i. Native American literature

ii. Colonial/Revolutionary/National literature

iii. Romanticism/Transcendentalism

iv. Realism

v. Naturalism

vi. Modernism (including Harlem Renaissance)

vii. Postmodernism


In each unit, we will also have a rhetorical focus where we will bring in supplementary nonfiction pieces that are not part of American Literature.


Unit One: Expectations vs. Reality - Conflicting Narratives
Questions to consider:

Are Native Americans treated fairly in the United States?

How did the expectations of the “New World” conflict with reality?

What does the narrative reveal about the perspective of the author?


Rhetorical Focus

Students will study modes of discourse, focusing on the purpose of description and narration. Various rhetorical strategies will be introduced as well as the concept of purpose, audience, and strategy, and the rhetorical triangle.



Literary Focus

Students will analyze the oral tradition of the Native Americans as well as the first encounters of settlers to America. The issue of the “new world” and colonialism will be discussed.


Reading

Fiction

  • Various creation myths and stories from the Native American tradition

  • various poetry from Anne Bradstreet

  • Hawthorne’s Scarlet Letter ( summer reading)

  • They Say, I Say (summer reading)

Nonfiction

  • excerpts from Olaudah Equiano’s The Interesting Narrative of the Life of Olaudah Equiano

  • excerpts from William Bradford’s “Of Plymouth Plantation”

  • excerpts from John Smith’s General History of Virginia

  • Orwell’s “Shooting an Elephant”

  • Sedaris’s” Me Talk Pretty One Day”

  • White’s “Once More to the Lake”


Viewing

  • Various art by Thomas Smith

  • Various art by Edward Savage


Assessments

  • Reading quizzes - Students may have quizzes over required readings.

  • Reading Logs/Portfolio Check - Students will turn in a portfolio of journal responses and a reflection at the end of the unit.

  • Timed writings - Every other week, students will write in response to a prompt that connects to our study in this unit.

  • Class work/homework checks

  • Composition –Students will write a narrative or descriptive essay.

Unit Two: Writing a Revolution
Questions to consider:

  • How does persuasive discourse affect society? How can rhetoric change people’s views?

  • What is freedom? How did Americans use language to communicate their ideas about freedom?


Rhetorical Focus

Continuing our focus on the modes of discourse, the students will analyze the use of argumentation/persuasion and apply to their own writing. Study will also include the five canons of rhetoric and the rhetorical process in writing.


Literary Focus

Students will analyze how the Puritan style serves the Puritan culture and detect loaded language. Students will also define the cultural principles that led to the Revolution, including the philosophies of Locke, Rousseau, and Hobbes, and discover how writing affected the Revolution.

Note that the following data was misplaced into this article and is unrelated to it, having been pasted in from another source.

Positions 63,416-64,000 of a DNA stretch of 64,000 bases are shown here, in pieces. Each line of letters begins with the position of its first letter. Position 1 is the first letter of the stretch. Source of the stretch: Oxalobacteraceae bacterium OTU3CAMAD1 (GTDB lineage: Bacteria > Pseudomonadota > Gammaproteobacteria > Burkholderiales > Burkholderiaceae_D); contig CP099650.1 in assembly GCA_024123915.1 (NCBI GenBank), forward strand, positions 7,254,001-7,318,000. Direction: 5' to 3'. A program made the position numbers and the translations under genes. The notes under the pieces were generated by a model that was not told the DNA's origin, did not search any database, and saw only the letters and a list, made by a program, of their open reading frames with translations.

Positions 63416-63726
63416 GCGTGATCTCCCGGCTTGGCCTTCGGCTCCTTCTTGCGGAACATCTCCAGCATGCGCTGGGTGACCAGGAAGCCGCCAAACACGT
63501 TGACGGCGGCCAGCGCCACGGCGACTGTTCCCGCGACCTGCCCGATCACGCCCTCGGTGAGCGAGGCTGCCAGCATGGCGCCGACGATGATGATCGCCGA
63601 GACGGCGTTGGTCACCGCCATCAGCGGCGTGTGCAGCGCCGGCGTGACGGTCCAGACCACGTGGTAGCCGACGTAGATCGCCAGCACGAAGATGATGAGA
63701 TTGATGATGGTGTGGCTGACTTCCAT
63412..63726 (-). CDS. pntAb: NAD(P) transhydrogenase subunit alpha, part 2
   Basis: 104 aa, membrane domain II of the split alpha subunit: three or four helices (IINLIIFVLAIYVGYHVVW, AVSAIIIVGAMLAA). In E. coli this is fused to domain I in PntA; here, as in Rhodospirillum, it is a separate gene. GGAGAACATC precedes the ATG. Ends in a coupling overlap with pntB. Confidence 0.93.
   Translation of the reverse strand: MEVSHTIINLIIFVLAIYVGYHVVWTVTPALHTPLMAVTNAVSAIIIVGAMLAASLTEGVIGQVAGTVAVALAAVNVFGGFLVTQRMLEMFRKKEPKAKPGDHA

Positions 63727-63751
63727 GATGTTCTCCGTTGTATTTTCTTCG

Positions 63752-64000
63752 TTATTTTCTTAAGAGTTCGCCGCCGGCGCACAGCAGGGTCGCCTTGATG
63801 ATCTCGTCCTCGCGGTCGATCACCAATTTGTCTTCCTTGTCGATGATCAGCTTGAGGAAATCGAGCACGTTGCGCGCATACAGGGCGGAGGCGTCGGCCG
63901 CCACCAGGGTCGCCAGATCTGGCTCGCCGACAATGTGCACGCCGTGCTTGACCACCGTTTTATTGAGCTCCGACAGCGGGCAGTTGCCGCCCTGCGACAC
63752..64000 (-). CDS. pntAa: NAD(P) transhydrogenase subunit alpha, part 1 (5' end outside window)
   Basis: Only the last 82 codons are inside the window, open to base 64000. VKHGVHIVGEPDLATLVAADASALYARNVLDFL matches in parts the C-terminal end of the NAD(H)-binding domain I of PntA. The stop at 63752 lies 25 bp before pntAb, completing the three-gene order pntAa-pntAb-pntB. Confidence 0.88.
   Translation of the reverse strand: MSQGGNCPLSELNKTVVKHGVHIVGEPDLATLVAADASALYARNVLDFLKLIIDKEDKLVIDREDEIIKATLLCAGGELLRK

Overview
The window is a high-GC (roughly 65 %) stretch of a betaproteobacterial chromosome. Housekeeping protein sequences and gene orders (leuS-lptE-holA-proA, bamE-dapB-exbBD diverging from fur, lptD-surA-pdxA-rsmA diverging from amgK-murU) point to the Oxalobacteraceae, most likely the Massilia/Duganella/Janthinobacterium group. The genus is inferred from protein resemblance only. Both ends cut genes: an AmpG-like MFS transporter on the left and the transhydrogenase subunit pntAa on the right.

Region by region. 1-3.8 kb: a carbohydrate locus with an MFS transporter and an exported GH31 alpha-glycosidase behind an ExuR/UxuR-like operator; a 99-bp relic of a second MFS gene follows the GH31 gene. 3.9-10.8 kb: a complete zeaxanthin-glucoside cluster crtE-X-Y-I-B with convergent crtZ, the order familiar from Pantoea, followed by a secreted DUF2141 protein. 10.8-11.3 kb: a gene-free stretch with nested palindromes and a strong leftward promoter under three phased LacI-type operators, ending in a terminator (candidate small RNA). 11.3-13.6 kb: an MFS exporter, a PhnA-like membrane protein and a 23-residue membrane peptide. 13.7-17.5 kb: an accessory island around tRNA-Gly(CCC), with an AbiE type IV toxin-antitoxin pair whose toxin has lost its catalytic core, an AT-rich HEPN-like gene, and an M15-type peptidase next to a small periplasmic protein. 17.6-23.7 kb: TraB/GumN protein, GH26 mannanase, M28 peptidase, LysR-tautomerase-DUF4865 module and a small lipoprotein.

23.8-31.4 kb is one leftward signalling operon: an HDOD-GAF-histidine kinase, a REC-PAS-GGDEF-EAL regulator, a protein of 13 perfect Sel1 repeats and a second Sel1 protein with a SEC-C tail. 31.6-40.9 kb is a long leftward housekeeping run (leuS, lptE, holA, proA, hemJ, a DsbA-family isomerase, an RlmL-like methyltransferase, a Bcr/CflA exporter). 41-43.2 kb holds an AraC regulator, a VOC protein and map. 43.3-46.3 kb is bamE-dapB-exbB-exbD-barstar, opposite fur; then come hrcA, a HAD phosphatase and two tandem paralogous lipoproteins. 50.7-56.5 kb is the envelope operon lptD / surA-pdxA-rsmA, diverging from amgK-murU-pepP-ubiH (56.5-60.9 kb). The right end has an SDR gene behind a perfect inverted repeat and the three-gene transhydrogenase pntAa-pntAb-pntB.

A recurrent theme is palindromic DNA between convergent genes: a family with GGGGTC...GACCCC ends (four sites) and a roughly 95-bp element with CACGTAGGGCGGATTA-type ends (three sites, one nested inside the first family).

Reading


Nonfiction


  • Jonathan Edwards’ “Sinners in the Hands of an Angry God”

  • Thomas Paine’s “The Crisis, No. 1”
    Patrick Henry’s “Speech in the Virginia Convention”

  • The Declaration of Independence

  • excerpts from Benjamin Franklin’s Poor Richard’s Almanac and Autobiography

  • Creveceour’s “Letters from an American Farmer”

  • Martin Luther King, Jr.’s “Letter from Birmingham Jail”

  • Singer’s “The Singer Solution to World Poverty”

Viewing

  • Patrick Henry Before the Virginia House of Burgesses (painting), Peter Frederick Rothermel (http://www.redhill.org/images/burgess.jpg)

  • I Have a Dream (video clip), AmericanRhetoric.com

  • Despotism vs. Liberty (political cartoon), 1776 (http://academic.brooklyn.cuny.edu/history/core/pics/0253/img0031.jpg)

Assessments

  • Reading quizzes - Students may have quizzes over required readings.

  • Reading Logs/Portfolio Check - Students will turn in a portfolio of journal responses and a reflection at the end of the unit.

  • Timed writings - Every other week, students will write in response to a prompt that connects to our study in this unit.

  • Class work/homework checks

  • Composition - Students will write a persuasive essay.

 

Unit Three: The Individual vs. Society
Questions to consider:

  • How does the individual maintain a sense of self and still be a part of society?

  • How do Romantic writers use language to communicate their sense of self?


Rhetorical Focus

Style analysis will be heavily emphasized in this unit as students will look at how description contributes to mood and setting. Our study of author’s purpose will continue as well. Our study of Poe will investigate his unusual uses of syntax and diction.



Literature Focus

Students will define the elements that make up Romanticism, Transcendentalism and American Gothic literature and contrast to earlier periods of literature.


Reading
    Fiction


  • Edgar Allen Poe’s “The Raven”

  • Edgar Allen Poe’s “The Fall of the House of Usher”

  • Nathaniel Hawthorne’s “Rappaccini’s Daughter”

  • Nathaniel Hawthorne’s “The Minister’s Black Veil”

  • William Faulkner’s “A Rose for Emily”

Nonfiction

  • Poe’s “The Philosophy of Composition”

  • Excerpts from writings of Ralph Waldo Emerson and Henry David Thoreau
        Poetry